Diving into Khunnt is as pleasurable as it sounds, with long sustains on the guitar and high pitched screaming roars, they have reached a stage in their career where total bedlam seems like the only thing left to do and as one of the last acts of the night this fits the environment well. 

Getting to see all of the artists play at the festival would have been a tall order, and there is inevitable disappointment if you end up missing acts such as Agathe Max and Youth Man to name just two. But the concluding act, Swans made up for this entirely. Emerging from the New York no wave scene in the 80s, their live shows are a must see. They take experimental to an inspiring level and are the most sophisticated and accomplished group of musicians that play a multitude of instruments. The droning guitars and depth of percussion creates a trance like state and nodding your head in submission seems like the best way to end a weekend of phenomenal music.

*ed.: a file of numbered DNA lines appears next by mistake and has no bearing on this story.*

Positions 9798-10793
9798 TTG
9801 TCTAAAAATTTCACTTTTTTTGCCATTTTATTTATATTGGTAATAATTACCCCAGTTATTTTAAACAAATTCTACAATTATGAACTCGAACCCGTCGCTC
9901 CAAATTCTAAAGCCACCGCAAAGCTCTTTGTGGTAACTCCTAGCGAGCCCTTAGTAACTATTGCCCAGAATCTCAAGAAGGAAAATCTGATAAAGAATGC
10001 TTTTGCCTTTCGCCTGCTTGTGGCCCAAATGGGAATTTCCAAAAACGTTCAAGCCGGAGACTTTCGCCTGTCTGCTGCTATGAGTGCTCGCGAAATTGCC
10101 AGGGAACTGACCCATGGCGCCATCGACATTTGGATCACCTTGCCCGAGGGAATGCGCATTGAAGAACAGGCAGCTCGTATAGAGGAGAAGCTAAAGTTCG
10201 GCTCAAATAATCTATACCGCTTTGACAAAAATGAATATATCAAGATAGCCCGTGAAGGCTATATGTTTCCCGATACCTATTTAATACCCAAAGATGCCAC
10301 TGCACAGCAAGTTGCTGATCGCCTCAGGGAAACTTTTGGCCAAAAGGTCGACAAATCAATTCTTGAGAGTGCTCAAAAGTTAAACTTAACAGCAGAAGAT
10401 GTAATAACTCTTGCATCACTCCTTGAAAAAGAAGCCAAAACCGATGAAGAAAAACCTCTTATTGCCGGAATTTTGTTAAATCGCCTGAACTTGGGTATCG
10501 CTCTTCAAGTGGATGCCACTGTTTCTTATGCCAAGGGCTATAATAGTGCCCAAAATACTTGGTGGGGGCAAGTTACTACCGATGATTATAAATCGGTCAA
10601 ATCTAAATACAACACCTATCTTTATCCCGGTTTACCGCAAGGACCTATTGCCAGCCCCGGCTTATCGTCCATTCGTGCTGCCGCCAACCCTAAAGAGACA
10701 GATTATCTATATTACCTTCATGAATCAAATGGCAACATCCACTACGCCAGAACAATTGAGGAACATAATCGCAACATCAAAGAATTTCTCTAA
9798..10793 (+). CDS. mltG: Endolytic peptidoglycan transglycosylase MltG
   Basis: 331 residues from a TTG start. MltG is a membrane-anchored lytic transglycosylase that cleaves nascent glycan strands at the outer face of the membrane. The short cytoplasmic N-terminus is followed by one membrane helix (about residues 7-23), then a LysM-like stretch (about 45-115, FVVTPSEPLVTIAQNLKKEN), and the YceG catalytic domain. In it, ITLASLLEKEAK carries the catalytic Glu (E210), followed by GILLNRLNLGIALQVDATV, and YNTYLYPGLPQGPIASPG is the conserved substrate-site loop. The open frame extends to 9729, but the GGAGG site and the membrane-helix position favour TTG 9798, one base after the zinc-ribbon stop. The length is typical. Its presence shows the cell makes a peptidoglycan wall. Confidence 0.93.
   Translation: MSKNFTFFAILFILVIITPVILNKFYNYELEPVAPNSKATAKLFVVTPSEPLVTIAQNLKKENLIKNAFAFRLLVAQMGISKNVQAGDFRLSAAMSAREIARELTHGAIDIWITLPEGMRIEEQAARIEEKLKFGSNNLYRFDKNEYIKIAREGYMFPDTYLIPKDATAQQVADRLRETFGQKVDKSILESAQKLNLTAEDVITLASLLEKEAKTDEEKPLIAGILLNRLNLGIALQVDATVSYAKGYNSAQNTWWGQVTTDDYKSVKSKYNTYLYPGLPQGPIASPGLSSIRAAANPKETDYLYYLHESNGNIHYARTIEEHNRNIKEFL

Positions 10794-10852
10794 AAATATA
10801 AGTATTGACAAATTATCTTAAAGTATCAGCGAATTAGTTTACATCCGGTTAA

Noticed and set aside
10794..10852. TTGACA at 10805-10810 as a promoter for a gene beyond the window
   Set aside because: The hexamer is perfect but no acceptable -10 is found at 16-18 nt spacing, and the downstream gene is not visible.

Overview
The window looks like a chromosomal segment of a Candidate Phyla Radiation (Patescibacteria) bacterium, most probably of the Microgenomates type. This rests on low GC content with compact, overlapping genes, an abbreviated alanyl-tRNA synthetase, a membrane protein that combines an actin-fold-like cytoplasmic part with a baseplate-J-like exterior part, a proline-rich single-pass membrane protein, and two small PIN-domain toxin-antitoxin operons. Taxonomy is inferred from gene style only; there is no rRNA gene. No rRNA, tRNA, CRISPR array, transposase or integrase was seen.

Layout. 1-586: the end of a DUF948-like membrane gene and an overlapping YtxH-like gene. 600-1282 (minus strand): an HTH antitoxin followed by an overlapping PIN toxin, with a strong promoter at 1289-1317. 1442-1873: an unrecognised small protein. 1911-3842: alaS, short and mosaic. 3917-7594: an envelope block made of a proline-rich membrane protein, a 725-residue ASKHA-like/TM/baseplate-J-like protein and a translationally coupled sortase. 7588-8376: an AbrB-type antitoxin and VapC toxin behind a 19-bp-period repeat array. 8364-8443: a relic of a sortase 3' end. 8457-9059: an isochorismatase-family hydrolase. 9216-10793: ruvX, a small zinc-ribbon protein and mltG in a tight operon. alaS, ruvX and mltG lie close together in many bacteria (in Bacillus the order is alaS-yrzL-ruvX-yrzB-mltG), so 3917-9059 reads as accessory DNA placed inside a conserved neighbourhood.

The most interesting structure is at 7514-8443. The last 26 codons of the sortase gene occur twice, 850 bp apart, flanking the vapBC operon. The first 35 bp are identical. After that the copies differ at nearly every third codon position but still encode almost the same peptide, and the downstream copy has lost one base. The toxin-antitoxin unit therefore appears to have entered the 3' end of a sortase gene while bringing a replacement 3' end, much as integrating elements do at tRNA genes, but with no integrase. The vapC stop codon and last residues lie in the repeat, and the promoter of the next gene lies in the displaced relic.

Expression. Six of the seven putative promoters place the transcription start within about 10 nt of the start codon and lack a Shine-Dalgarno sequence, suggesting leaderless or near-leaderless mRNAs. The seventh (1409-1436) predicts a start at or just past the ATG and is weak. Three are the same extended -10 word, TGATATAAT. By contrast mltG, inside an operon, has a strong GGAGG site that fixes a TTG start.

Words: James Wootton | Photos: Wayne Fox